Katzung 12th ed - Chapter 12 - Antianginal drugs (1) Flashcards Preview

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Flashcards in Katzung 12th ed - Chapter 12 - Antianginal drugs (1) Deck (21):
1

Why are nitrates not given orally?

Because of first-pass hepatic metabolism: the liver contains nitrate reductase, which is a potent inactivator of nitrates.

2

Name an active metabolite of glyceryl trinitrate.

1,2-dinitroglycerin.

3

What is the bioavailability of oral isosorbide mononitrate?

100%

4

What types of vessels are dilated by nitroglycerin?

All types, from the large arteries through to the large veins. Note that the veins dilate with low drug levels, but higher drug levels are required to dilate the arteries.

5

What feature of the coronary arteries may prevent nitroglycerin from dilating the artery?

Concentric atheroma. Note that arteries affected by eccentric atheroma may still dilate asymmetrically in response to nitroglycerin.

6

Explain the steps that lead from nitric oxide to vascular muscle relaxation.

Nitric oxide stimulates guanylyl cyclase, causing increased production of cGMP. cGMP triggers the dephosphorylation of myosin-light-chains, causing muscle relaxation (as the myosin cannot bind with the actin)

7

How do calcium channel blockers cause vasodilation?

Vascular smooth muscle relies on calcium influx from the ECF for contraction. Calcium enters, then binds to calmodulin, which triggers myosin light chain phosphorylation, causing contraction. Calcium channel blockers prevent the entry of calcium into the cell.

8

There are three different groups of drugs that are used to decrease myocardial oxygen requirement in patients with angina. What are they?

Nitrates, Calcium channel blockers, and beta-blockers.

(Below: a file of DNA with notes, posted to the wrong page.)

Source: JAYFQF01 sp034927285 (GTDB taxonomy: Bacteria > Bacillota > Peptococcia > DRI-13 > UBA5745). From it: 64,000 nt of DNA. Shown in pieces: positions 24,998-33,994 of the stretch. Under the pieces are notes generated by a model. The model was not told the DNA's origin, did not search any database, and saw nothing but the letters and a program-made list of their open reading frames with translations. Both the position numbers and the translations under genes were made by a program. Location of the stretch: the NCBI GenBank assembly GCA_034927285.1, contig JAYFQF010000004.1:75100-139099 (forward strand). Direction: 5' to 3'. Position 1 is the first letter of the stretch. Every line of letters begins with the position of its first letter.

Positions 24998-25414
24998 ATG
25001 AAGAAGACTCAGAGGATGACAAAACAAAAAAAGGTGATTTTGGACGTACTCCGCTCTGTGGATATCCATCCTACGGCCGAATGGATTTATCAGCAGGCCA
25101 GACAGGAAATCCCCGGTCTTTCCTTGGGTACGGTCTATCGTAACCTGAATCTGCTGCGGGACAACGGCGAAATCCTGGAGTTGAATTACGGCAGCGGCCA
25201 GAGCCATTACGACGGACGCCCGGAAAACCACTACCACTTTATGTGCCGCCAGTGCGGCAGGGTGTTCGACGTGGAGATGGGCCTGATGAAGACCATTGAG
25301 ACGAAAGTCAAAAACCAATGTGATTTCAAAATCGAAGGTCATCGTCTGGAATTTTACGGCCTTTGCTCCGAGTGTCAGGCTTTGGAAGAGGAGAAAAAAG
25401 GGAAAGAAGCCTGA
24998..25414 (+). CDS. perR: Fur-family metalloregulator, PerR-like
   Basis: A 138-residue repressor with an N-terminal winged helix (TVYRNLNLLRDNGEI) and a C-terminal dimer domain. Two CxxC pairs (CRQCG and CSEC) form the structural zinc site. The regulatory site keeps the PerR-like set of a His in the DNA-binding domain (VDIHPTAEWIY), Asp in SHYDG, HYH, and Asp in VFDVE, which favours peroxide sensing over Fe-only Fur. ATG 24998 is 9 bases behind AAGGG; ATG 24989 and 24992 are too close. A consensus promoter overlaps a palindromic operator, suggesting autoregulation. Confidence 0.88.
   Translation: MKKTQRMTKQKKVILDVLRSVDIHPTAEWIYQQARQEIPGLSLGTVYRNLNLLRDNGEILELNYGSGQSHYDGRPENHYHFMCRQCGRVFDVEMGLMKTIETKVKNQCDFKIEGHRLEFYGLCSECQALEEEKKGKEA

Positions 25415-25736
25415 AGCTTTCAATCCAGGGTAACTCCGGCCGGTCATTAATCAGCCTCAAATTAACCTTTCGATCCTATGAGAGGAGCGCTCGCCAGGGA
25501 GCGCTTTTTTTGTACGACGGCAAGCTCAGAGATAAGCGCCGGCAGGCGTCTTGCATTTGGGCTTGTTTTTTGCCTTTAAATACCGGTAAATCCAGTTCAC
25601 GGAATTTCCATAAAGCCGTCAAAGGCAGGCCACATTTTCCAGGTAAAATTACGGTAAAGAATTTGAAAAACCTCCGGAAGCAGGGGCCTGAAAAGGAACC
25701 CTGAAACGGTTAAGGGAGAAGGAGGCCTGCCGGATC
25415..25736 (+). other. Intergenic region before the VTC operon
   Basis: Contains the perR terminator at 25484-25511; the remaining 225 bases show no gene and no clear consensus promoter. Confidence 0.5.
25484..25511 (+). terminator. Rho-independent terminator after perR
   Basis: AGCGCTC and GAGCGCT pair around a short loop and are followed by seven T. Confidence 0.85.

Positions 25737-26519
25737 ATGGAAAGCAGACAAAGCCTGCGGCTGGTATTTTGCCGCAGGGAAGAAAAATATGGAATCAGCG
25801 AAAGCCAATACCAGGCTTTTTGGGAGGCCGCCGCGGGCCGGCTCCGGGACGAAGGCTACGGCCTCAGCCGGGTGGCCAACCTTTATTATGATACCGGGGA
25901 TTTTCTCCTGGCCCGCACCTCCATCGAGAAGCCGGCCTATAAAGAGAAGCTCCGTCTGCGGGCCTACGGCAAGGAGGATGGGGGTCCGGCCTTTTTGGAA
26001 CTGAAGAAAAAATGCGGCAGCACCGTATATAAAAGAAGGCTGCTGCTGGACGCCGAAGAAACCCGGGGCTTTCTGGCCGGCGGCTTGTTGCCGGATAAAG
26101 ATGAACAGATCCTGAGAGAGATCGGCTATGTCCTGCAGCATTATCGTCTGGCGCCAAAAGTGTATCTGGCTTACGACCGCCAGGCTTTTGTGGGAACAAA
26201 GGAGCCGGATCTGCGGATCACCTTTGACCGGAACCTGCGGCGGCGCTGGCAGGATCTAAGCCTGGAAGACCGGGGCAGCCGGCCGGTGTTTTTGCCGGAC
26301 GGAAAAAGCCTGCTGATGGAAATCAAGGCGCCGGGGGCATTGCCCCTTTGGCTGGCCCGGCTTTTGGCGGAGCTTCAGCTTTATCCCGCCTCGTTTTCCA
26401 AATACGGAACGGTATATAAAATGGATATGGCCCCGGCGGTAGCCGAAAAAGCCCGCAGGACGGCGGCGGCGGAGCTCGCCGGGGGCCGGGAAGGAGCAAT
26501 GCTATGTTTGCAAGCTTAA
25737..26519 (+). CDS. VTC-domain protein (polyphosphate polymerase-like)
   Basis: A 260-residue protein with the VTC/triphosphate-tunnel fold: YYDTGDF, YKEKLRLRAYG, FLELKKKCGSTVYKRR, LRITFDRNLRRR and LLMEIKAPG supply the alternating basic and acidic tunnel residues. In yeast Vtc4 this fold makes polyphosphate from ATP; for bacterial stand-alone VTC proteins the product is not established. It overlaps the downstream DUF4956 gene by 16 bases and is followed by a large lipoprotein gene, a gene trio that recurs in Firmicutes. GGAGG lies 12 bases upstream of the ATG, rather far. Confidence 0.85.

9

How are the nitrates excreted?

Renally.

10

What are two key mechanisms of tolerance of nitrates?

Decrease in the tissue sulfhydryl groups.
Compensatory mechanisms causing salt and water retention.

11

How does the body respond to the fall in TPR and BP caused by nitrates?

Neurohumeral mechanisms (baroreceptor reflex causing tachycardia, increased renin, angiotensin and aldosterone, salt and water retention.)

12

How does sildenafil work?

It reduces the breakdown of cGMP, allowing more cGMP to contribute to vasodilation.

13

What do nitrate drugs do to platelets?

They also increase cGMP, and this causes reduced platelet aggregation.

14

What are the signs / symptoms of nitrate toxicity?

Orthostatic hypotension, tachycardia, throbbbing headache.

15

Why are patients told to take their GTN patch off for 12 hours each day?

To reduce the development of tolerance.

16

Name one important dihydropyridine calcium channel blocker.

Nifedipine.

17

Describe the bioavailability and distribution of calcium channel blockers.

Calcium channel blockers have high first-pass hepatic metabolism. The oral bioavailability of verapamil is 20%. Calcium channel blockers are highly protein-bound.

18

Which tissues do dihydropyridines act on preferentially? Which tissues do non-dihydropyridines act on preferentially?

The ratio of activity on vascular smooth muscle to cardiac tissue is higher in dihydropyridines than in verapamil or diltiazem. Both types block L-type calcium channels.

19

Which calcium channel blocker has the greatest effect on SA nodal tissue and AV nodal tissue?

Verapamil.

20

Verapamil should not be given to patients who are taking __________.

Digoxin (this is because verapamil reduces the clearance of digoxin)

21

What is the relationship between nitrite drugs and methaemoglobin?

Methaemoglobin is formed when the normal ferrous iron (Fe2+) of Hb is converted to ferric iron (Fe3+), which can be caused by nitrites. Methaemoglobin has a poorer affinity for oxygen than normal Hb, and so excessive doses of nitrites can cause pseudocyanosis, tissue hypoxia, and death.

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